Arthur Miller wrote "The Crucible" as a commentary or parable on the United States during the McCarthy Era of the 1950s. It is written as historical fiction, however, through the play, Miller illuminated how the social i... More »

The McCarthy hearings, which sought to root out communists in the U.S. government during the early 1950s, inspired Arthur Miller to write "The Crucible." Although the play's setting is the 17th-century Salem witch trials... More »

A crucible is defined as a container that can withstand intense heat and also is a severe test, both of which apply to the subject of the play. Arthur Miller wrote "The Crucible" in 1953, depicting the events of the Sale... More »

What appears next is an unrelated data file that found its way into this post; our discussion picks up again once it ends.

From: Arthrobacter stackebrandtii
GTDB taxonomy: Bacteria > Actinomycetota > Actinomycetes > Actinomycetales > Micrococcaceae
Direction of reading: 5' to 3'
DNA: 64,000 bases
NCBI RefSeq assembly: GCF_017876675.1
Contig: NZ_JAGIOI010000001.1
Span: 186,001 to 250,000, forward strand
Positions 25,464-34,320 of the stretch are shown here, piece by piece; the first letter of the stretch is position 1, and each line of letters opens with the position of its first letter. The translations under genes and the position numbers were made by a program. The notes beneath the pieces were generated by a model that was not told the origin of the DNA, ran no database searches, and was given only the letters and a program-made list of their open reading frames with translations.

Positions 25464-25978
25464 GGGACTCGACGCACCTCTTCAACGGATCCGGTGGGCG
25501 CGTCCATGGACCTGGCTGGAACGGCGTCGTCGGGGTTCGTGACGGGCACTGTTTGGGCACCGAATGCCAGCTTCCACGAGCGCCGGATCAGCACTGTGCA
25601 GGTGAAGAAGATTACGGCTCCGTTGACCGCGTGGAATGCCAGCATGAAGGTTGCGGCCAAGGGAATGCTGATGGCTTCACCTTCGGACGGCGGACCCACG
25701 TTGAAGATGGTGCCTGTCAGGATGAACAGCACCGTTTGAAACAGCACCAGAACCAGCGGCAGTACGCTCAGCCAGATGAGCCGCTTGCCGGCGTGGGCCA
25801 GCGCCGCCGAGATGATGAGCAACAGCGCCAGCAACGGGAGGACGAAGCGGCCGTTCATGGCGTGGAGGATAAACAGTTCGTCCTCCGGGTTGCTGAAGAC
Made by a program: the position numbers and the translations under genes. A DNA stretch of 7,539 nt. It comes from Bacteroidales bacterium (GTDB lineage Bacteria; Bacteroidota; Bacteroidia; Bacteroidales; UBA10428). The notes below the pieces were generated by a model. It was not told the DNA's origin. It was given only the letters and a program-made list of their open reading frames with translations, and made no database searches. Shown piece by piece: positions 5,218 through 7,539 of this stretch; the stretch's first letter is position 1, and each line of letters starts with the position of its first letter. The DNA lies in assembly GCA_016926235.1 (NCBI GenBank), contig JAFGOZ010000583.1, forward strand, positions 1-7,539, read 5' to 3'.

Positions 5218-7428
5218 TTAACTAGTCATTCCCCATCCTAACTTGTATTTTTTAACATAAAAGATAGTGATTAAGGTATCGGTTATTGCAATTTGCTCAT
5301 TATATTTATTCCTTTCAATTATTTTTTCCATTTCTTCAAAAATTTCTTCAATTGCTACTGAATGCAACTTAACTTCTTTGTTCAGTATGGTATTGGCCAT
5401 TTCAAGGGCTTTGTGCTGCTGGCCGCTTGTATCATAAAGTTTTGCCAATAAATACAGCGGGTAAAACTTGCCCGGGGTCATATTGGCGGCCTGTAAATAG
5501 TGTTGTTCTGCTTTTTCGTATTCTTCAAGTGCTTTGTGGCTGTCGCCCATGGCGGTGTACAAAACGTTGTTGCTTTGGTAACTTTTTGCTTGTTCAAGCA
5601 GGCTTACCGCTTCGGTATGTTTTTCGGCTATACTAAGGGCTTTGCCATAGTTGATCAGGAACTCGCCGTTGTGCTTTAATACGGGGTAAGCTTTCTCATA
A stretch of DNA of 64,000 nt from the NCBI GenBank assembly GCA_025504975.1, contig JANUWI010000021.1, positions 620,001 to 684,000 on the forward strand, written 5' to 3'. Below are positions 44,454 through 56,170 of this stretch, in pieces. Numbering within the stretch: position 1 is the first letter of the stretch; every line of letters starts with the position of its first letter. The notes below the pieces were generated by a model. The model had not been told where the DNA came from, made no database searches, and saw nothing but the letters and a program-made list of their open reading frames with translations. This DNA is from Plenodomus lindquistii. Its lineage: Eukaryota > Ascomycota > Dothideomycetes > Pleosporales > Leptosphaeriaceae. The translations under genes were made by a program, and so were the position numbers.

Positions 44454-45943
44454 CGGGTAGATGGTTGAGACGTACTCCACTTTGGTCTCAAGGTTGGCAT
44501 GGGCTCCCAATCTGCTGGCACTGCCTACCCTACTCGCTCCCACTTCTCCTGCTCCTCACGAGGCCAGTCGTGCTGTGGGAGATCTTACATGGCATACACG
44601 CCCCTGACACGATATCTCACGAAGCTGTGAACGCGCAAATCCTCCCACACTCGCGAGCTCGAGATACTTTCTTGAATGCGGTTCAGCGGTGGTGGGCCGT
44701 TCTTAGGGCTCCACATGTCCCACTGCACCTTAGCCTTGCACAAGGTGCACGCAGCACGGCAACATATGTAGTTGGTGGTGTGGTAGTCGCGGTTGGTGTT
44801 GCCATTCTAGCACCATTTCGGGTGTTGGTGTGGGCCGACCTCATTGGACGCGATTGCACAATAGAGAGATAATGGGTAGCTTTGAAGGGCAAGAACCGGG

In Arthur Miller's "The Crucible," Ann Putnam is a townswoman who falsely accuses innocent midwife Rebecca Nurse of practicing witchcraft. Despite her eight pregnancies, Ann Putnam lost seven children during childbirth a... More »

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The political outlook of the playwright Arthur Miller was heavily critical of the United States, the so-called "American dream" and the McCarthyism of the 1950s. He was influenced by his experiences of the Wall Street Cr... More »

One of the most well-known examples of a tragic hero in the works of Arthur Miller is the character Willy Loman from the play "Death of a Salesman." "Death of a Salesman" won the 1949 Pulitzer Prize for Drama and the New... More »

Arthur Miller was affected by McCarthyism in that he was subpoenaed to testify before the House Un-American Activities Committee, or HUAC, as were many of those in the entertainment industry of the era. His play "The Cru... More »